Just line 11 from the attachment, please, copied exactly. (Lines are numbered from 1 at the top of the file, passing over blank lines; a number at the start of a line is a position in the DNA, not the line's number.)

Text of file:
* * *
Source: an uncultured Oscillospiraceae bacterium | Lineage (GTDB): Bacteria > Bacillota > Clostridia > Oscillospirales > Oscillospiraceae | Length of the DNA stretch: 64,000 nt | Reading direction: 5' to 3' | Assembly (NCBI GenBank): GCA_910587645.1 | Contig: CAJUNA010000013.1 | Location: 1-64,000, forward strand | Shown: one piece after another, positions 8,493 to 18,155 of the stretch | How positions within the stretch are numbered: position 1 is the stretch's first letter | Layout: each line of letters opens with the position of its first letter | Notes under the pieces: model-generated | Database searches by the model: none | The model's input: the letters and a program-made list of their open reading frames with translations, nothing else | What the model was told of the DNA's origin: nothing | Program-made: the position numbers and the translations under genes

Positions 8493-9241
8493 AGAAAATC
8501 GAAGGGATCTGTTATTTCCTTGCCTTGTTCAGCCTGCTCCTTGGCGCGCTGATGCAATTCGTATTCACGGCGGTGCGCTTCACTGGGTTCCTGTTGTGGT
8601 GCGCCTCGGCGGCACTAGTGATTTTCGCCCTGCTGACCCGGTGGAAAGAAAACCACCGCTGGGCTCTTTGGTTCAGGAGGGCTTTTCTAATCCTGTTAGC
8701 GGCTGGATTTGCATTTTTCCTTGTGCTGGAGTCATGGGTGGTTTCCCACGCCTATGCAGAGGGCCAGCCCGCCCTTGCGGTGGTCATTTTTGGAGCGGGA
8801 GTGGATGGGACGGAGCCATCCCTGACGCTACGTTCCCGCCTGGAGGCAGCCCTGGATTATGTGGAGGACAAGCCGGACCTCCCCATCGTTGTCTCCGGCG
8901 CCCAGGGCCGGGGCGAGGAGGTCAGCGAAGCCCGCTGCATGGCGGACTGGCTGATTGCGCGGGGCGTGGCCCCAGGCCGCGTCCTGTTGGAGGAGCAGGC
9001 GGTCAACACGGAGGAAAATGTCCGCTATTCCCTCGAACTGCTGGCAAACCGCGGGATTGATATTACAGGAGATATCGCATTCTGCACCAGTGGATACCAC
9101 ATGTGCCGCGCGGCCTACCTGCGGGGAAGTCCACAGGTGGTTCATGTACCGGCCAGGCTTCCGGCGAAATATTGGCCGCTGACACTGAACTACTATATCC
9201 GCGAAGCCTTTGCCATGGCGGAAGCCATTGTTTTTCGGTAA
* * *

9201 GCGAAGCCTTTGCCATGGCGGAAGCCATTGTTTTTCGGTAA